Temporally changing environmental conditions occur in most parts of the world and can exert strong pressure on the immune defense of organisms. Seasonality may result in changes in physiological traits over the year, and such changes may be essential for the optimization of defense against infections. Evidence from field and laboratory studies suggest the existence of links between environmental conditions, such as infection risk, and the ability of animals to mount an immune response or to overcome infections; however, the importance of parasites in mediating seasonal change in immune defense is still debated. In this study, we test the hypothesis that seasonal change in immune function and connected physiological traits is related to parasite infection. We sampled captive house sparrows (Passer domesticus) once every 2 mo over 14 mo and compared the annual variation in 12 measures of condition, immune function, antioxidant status, and oxidative damage among birds naturally infested with coccidians or medicated against these parasites. We found significant variation in 10 of 12 traits over the year. However, we found little support for parasite-mediated change in immune function and oxidative status in captive house sparrows. Of the 12 measures, only one was slightly affected by parasite treatment. In support of the absence of any effect of coccidians on the annual profile of the condition and physiological traits, we found no consistent relationships between the intensity of infestation and these response variables over the year. Our results show that chronic coccidian infections have limited effect on the seasonal changing of physiological traits and that the patterns of these measures are probably more affected by acute infection and/or virulent parasite strains. PMID:25244384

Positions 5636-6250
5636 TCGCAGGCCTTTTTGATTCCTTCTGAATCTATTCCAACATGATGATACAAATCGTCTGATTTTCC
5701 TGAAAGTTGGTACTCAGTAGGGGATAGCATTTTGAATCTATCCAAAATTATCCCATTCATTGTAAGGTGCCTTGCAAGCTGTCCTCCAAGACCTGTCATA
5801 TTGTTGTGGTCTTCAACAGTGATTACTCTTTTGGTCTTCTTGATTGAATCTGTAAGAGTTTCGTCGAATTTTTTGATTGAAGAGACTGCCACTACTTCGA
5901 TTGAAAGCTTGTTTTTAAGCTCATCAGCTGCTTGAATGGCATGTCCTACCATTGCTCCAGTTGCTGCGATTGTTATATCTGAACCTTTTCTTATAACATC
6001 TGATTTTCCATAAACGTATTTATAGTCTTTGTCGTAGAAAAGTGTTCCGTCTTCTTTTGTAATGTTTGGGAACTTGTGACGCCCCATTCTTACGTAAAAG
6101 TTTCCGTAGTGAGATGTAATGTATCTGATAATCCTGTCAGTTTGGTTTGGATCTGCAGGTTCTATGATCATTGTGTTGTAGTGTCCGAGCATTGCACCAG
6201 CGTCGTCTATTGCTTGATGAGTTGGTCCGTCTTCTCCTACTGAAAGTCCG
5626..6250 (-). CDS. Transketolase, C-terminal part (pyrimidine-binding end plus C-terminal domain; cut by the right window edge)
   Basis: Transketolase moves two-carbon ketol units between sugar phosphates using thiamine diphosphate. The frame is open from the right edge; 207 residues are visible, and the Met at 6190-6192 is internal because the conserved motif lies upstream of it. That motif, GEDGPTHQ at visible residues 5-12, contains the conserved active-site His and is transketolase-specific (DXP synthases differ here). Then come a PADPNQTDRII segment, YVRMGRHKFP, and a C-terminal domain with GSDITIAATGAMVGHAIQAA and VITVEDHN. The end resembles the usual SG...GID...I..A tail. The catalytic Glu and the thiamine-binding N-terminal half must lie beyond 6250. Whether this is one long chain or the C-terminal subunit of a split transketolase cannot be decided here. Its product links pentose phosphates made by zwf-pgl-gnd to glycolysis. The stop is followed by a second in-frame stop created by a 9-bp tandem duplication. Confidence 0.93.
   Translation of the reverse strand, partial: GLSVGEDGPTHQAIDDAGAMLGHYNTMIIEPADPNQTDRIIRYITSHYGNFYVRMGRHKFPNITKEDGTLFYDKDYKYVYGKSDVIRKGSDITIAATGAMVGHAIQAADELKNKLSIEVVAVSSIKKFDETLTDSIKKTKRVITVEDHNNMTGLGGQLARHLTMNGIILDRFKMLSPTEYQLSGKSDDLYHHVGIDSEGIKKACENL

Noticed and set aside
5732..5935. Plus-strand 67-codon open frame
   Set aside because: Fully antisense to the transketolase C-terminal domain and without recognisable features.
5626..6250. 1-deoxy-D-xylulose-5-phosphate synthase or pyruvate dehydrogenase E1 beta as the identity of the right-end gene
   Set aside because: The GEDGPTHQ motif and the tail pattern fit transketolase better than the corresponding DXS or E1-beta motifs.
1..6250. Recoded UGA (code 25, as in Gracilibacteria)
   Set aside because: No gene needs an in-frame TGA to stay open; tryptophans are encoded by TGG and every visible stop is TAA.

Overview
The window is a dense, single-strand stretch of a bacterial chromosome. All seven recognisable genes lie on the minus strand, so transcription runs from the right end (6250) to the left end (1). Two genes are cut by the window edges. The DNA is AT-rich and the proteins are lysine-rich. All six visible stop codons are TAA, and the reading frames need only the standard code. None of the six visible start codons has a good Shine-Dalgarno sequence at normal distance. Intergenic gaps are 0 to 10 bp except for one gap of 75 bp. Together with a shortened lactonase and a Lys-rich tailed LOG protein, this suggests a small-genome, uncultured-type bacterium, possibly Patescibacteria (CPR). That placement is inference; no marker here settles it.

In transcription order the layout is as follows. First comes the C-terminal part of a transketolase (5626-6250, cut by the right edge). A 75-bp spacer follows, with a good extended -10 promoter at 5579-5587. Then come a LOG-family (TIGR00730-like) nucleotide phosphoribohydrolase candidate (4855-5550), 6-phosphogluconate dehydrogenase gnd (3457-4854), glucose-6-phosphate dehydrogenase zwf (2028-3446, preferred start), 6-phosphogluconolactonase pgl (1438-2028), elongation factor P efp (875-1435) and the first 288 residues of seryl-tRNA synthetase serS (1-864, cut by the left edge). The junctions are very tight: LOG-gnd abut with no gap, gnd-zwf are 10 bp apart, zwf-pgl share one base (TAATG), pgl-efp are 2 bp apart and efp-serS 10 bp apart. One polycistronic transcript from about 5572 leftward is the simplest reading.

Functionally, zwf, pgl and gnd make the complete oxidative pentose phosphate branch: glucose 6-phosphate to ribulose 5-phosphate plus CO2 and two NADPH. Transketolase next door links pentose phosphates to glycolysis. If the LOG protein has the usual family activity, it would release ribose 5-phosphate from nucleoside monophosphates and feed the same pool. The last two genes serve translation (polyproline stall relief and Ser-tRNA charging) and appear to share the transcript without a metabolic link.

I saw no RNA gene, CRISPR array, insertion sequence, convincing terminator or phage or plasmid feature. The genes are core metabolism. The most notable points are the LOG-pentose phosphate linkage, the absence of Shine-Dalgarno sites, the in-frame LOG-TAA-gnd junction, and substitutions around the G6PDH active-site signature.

Pap, Péter L; Sesarman, Alina; Vágási, Csongor I; Buehler, Deborah M; P?tra?, Laura; Versteegh, Maaike A; Banciu, Manuela

2014-01-01

256

Seasonal Nitrogen Cycles on Pluto  

NASA Technical Reports Server (NTRS)

A thermal model, developed to predict seasonal nitrogen cycles on Triton, has been modified and applied to Pluto. The model is used to calculate the partitioning of nitrogen between surface frost deposits and the atmosphere, as a function of time for various sets of input parameters.

Hansen, C. J.; Paige, D. A.

1994-01-01

257

The Q-cycle reviewed: how well does a monomeric mechanism of the bc1 complex account for the function of a dimeric complex?  

PubMed Central